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Thread: Hide information on the URL bar & the Explorer tab

  1. #1
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    Default Hide information on the URL bar & the Explorer tab

    I have a question, which is asked from my client.

    "When browsing on any of our storefronts, the URL bar shows the full
    string of where the shopper is on the site, and the Explorer tab shows
    the HTML commands pertaining to the category description.

    Is there a way to disguise, hide, or shorten this information. It does
    not look good and does not feel very secure..."

    Can anybody provide some information on this?

    Thanks.

  2. #2
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    The short answer is no, absolutely not. You must use a url that points to the page so removing that would lock all users to the homepage.

    The long answer is that you can work around this some and perhaps improve the look of the url.

    There are four possible ways to approach it:

    1. Attempt to use javascript to hide the url or display another address. This is all but impossible and even if it worked (hiding, not changing--that's impossible), then it would be very unreliable and only work in a few browsers.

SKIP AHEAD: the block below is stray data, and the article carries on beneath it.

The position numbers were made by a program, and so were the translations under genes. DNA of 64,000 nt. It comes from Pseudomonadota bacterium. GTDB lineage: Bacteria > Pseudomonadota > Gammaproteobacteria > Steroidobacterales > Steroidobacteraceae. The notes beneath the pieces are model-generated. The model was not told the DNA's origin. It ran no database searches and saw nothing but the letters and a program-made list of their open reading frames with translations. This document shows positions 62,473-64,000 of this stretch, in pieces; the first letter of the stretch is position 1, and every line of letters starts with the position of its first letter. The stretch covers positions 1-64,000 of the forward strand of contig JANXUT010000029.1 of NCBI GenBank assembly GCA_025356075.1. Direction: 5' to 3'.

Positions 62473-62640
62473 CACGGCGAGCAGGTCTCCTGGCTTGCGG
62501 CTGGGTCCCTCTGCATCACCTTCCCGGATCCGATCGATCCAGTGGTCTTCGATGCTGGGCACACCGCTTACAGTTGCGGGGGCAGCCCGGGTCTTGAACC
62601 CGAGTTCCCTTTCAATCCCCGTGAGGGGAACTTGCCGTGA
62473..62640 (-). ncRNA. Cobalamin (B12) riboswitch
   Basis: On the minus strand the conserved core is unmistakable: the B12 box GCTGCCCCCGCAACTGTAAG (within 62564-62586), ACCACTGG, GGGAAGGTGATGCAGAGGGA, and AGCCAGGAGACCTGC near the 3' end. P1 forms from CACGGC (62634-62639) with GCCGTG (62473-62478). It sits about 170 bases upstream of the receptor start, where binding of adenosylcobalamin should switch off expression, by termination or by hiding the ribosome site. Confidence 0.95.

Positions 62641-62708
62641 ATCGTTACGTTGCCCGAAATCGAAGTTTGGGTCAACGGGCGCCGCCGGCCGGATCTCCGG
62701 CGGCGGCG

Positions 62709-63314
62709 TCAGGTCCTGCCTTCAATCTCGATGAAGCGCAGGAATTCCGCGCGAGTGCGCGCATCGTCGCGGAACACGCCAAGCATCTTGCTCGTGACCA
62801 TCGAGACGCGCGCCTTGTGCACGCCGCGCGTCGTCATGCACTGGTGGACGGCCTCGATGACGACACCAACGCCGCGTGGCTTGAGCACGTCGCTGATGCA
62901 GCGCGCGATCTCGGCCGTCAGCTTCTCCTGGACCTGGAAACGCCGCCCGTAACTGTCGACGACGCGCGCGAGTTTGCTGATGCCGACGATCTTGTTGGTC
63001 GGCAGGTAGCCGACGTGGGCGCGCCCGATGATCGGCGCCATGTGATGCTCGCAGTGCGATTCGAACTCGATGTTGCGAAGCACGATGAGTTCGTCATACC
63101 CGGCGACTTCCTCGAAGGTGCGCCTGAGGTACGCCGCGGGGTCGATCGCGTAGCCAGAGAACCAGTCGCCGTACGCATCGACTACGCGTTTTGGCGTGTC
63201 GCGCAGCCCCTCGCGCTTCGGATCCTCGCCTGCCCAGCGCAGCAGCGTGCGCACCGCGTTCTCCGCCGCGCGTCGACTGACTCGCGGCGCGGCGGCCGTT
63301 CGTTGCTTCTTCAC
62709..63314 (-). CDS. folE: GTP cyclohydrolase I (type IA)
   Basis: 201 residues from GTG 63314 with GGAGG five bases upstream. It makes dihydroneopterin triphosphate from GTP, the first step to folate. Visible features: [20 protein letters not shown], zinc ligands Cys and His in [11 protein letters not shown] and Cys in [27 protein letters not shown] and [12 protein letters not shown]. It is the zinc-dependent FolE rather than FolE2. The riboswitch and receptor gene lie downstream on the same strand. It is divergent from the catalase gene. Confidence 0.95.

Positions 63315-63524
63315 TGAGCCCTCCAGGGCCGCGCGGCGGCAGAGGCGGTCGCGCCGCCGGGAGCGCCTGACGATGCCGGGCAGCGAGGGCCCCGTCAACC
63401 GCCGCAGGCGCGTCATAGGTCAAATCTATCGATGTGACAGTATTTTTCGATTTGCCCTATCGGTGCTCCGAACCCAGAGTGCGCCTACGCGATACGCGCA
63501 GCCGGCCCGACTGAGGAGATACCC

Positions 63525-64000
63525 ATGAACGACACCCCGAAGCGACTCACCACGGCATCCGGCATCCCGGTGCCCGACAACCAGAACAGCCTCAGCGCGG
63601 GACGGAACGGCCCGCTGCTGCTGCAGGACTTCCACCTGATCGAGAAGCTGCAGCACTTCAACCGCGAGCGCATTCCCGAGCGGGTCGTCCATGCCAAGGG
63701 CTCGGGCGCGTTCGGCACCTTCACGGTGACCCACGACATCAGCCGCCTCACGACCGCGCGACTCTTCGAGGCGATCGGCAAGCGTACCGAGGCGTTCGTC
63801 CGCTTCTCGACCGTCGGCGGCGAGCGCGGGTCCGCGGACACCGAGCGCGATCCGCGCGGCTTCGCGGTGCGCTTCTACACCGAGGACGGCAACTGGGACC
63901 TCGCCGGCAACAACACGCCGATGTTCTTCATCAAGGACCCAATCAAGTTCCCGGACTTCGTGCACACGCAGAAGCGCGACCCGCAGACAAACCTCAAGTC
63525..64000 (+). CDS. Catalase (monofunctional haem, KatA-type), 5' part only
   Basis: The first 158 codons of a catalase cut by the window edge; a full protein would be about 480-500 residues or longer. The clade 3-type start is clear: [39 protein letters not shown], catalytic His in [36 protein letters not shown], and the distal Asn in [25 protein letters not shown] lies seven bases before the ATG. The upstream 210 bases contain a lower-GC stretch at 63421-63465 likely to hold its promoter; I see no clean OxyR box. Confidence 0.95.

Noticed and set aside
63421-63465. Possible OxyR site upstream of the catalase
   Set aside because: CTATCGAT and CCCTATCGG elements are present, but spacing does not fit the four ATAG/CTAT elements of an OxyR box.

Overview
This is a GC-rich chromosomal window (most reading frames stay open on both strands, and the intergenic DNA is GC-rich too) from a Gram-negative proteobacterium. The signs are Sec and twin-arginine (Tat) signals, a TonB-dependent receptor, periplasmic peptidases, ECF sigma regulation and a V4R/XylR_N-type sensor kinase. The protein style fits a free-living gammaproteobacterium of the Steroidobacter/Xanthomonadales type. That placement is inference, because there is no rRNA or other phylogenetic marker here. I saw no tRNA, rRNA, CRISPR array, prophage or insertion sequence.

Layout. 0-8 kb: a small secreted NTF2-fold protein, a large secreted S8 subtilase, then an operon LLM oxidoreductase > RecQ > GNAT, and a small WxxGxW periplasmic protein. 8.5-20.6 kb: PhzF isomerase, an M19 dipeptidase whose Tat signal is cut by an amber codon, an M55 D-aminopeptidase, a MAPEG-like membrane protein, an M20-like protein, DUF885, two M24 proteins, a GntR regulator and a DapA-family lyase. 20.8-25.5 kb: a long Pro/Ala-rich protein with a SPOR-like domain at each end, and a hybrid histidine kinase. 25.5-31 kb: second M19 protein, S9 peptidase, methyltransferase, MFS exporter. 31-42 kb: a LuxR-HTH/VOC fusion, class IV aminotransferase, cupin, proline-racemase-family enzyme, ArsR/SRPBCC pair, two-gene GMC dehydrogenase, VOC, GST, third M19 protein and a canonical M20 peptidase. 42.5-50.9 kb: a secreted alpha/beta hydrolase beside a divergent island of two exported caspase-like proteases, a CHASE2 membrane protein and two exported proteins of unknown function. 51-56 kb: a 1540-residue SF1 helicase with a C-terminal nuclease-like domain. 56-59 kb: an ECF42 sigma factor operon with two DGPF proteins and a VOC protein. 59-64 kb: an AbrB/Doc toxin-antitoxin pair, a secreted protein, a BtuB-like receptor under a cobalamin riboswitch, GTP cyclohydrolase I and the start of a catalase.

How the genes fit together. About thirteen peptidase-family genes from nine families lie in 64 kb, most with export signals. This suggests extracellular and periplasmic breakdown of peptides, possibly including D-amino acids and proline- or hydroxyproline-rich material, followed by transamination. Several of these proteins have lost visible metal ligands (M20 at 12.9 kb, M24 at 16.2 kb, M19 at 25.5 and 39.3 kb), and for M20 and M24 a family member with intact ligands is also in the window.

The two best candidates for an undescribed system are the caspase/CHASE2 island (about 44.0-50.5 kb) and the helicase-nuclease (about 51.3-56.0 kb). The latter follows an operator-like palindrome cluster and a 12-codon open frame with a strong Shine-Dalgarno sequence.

Don't bother with this.

    2. Use frames. This is an easy way to display the url of the homepage (or any page you'd like) that then contains a frame with the actual store or whatever else you'd like to display. The user can find the url being requested, but it won't be displayed anywhere directly.
    Frames are bad for a few reasons, though, so this is not an ideal solution.

    3. Use PHP or another serverside language to create a dynamic url.
    There are a number of approaches here, but basically you can use PHP to create a dynamic page that will serve various "surface level" pages to the user based on a few things.
    The most common is using "get" variables: page.php?id=7, where then the page called "7" in some list (on your server) would be displayed. This can be complex using just as much information as in your current urls: page.php?cat=software&product=something or you can simplify it somehow with abbreviated variables like id=7, etc.
    This won't "hide" the real url, but instead it will just make it look different. So the security of, for example, pasting the url to a friend won't change.

    4. Use .htaccess (mod_rewrite) to dynamically change the url:
    this is similar to PHP, but a little more complex to use. Basically it lets you program the server to take incoming requests of one sort and display pages of another sort based on rules. For example, you could replace all "1"s with "2"s in your urls:
    request: /page1.htm
    actual page served: /page2.htm
    the URL will read: /page1.htm
    And in this case "page1.htm" does not need to exist-- the server will just pretend that it does.
    So this could create a simplified url as well.
    But still like PHP above it's not possible to use this to hide the location so that people can't access it again.